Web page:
An output of the first low section 100 is connected by a pipe 99 to the input of the central section 75. It receives an input from the discharge section 79 via a pipe 109. The first low section 100 is fluid-connected to the first high section 98 across a thermal swing, provided by a heat exchanger 112.

The second further pair of sections are a second high section 96 and a second low section 101. An output of the second low section 101 is connected by a pipe 106 to form a “second” input to the first low section 100. In practical terms, the input from the pipe 109 is injected into the pipe 106, as indicated by reference numeral 107, such that a single input is provided to the first low section 100. The second low section 101 receives an input from the first high section 98 via a pipe 108. The second low section 101 is fluid-connected to the second high section 96, across a thermal swing, provided by a heat exchanger 110.

The third further pair of sections are a third high section 97 and a third low section 102. An output of the third low section 102 is connected by a pipe 105 to form a “second” input to the second low section 101. In practical terms, the input from the pipe 108 is injected into the pipe 105, such that a single input is provided to the second low section 101. The third low section 102 receives an input from the second high section 96 via a pipe 111. The third low section 102 is fluid-connected to the third high section 97. The third high section 97 is connected by a pipe and heat exchanger, as indicated by reference numeral 116, to the fourth target gas capture section 80.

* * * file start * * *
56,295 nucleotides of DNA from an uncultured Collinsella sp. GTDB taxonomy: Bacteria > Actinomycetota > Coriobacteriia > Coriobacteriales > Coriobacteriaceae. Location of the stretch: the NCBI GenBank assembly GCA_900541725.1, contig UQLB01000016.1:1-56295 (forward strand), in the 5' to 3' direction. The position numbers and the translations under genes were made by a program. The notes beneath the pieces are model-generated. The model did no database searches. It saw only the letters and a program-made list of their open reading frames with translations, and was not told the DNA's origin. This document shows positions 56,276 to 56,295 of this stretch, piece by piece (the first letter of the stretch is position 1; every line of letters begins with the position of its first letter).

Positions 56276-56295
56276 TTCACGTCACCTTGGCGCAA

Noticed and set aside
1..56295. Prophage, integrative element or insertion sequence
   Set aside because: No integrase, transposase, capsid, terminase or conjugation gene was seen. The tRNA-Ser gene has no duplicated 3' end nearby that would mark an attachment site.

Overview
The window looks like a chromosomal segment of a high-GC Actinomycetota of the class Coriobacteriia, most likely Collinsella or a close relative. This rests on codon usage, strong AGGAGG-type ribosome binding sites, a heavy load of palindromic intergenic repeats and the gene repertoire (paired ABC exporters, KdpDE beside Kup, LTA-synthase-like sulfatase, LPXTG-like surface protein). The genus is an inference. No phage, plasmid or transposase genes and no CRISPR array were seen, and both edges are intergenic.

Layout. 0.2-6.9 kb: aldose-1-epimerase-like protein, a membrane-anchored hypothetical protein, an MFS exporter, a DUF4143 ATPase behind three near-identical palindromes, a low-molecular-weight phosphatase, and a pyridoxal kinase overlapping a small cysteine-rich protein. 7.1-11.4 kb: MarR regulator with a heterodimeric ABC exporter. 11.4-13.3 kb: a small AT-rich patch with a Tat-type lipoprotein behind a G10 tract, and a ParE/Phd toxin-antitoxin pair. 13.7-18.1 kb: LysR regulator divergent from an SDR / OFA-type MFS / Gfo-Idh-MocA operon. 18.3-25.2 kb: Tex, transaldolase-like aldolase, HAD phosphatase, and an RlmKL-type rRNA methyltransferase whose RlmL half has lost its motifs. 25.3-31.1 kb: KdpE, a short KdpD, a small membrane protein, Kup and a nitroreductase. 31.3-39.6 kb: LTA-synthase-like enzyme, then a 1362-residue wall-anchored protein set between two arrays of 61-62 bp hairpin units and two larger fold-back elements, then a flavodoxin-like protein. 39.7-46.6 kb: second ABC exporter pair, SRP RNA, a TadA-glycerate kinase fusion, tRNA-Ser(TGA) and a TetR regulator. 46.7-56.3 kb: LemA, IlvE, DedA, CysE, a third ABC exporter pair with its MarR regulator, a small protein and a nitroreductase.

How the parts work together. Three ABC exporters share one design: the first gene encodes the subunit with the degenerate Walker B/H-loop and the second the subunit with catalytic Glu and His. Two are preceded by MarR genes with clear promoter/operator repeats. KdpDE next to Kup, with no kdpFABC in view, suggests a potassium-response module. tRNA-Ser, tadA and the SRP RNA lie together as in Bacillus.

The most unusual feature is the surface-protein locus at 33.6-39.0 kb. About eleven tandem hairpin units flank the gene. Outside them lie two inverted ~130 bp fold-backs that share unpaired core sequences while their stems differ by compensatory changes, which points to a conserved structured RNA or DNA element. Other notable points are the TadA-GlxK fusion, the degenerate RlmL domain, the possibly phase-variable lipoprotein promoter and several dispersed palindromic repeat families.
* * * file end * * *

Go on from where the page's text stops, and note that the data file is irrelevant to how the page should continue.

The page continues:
In operation, the carbon absorber, which in this embodiment is methanol, becomes saturated with carbon dioxide in the central section 75 and moves through a thermal swing provided by the heat exchanger 70 to a higher temperature at the discharge section 79, where the carbon absorber releases some of its load of dissolved gases, including carbon dioxide, nitrogen and oxygen. The released gases are labeled as exiting the discharge section 79 via the pipe 109. In this example, the carbon dioxide concentration is 400 ppm at 15° C. at the central section 75 and the concentration of the carbon dioxide after the release at 40° C. from the discharge section 79 is 2000 ppm at the pipe 109. The gas in the pipe 109 is cooled to 15° C. as it flows towards the first low section 100, as indicated by reference numeral 107, and injected to the gas flow in the pipe 106, that is also at a carbon dioxide concentration of 2000 ppm. The resulting gas flows into the low section 100, in which the high surface area facilitates an interaction between the gas and fluid similar to that which occurred at the central section 75 and the discharge section 79, such that the fluid that is circulated in the first low section 100 can become saturated with carbon dioxide.